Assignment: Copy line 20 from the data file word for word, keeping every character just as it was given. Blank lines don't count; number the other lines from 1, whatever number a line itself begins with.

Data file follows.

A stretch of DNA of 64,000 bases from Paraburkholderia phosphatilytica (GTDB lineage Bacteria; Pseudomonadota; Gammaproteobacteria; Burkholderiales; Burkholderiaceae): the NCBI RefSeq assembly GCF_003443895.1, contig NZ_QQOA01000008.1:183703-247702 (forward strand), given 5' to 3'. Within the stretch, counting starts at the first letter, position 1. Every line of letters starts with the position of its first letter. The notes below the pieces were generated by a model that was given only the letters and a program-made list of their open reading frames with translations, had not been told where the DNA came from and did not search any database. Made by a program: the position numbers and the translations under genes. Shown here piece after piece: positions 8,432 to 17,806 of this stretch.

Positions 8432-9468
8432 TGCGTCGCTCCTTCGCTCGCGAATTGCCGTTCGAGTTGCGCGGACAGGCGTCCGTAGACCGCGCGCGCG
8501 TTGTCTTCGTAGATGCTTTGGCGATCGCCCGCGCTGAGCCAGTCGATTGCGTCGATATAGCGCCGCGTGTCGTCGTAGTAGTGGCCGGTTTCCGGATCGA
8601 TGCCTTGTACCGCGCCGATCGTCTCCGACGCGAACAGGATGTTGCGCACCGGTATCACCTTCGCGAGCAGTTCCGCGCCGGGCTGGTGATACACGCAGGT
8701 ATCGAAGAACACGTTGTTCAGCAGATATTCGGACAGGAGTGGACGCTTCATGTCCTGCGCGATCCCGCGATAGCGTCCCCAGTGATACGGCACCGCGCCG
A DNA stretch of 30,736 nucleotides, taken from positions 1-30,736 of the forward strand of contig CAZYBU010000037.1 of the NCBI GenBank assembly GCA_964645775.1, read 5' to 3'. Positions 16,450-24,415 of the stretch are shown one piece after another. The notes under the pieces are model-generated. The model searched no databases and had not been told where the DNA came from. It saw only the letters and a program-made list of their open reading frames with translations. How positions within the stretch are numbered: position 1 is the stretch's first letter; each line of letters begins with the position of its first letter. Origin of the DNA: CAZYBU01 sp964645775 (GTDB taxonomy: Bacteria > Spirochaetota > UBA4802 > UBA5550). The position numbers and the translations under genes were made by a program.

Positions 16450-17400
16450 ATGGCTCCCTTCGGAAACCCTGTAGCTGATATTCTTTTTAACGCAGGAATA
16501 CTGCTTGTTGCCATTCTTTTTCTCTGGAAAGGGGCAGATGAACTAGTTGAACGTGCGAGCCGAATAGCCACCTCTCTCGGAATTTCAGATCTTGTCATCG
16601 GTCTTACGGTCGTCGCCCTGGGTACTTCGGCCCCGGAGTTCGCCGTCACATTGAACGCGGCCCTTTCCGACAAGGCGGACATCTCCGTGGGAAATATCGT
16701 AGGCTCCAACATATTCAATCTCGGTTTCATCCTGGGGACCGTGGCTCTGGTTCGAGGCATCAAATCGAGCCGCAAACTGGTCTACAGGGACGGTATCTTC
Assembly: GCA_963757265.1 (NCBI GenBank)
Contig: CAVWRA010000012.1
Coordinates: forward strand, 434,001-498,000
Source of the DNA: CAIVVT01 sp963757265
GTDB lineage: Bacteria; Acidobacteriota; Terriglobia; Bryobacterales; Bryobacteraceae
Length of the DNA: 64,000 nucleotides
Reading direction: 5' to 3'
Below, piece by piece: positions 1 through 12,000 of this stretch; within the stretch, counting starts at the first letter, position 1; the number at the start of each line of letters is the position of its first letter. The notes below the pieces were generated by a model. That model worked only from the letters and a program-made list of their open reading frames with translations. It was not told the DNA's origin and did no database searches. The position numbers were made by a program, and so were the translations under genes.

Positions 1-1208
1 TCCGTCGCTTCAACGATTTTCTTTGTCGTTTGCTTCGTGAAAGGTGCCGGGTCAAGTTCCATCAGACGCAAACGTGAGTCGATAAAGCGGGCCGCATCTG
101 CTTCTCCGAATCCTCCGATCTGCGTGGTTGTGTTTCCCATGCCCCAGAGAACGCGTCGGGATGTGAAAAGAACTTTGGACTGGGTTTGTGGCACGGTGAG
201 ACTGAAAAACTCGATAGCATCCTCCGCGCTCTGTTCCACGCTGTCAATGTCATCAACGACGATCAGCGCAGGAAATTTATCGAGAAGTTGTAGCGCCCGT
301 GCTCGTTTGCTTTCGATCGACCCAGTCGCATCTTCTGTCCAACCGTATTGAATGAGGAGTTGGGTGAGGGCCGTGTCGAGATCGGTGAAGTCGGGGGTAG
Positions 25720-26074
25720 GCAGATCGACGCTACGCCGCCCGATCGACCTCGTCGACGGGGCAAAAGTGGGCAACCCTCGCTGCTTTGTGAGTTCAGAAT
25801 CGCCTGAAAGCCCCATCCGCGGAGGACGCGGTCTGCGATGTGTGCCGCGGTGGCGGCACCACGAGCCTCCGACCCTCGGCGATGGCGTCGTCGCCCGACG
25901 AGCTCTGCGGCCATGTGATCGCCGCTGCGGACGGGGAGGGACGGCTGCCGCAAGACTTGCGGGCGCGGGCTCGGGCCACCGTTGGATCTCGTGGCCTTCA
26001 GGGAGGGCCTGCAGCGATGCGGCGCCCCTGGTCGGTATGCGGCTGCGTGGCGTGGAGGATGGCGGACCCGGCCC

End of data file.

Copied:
Below, piece by piece: positions 1 through 12,000 of this stretch; within the stretch, counting starts at the first letter, position 1; the number at the start of each line of letters is the position of its first letter. The notes below the pieces were generated by a model. That model worked only from the letters and a program-made list of their open reading frames with translations. It was not told the DNA's origin and did no database searches. The position numbers were made by a program, and so were the translations under genes.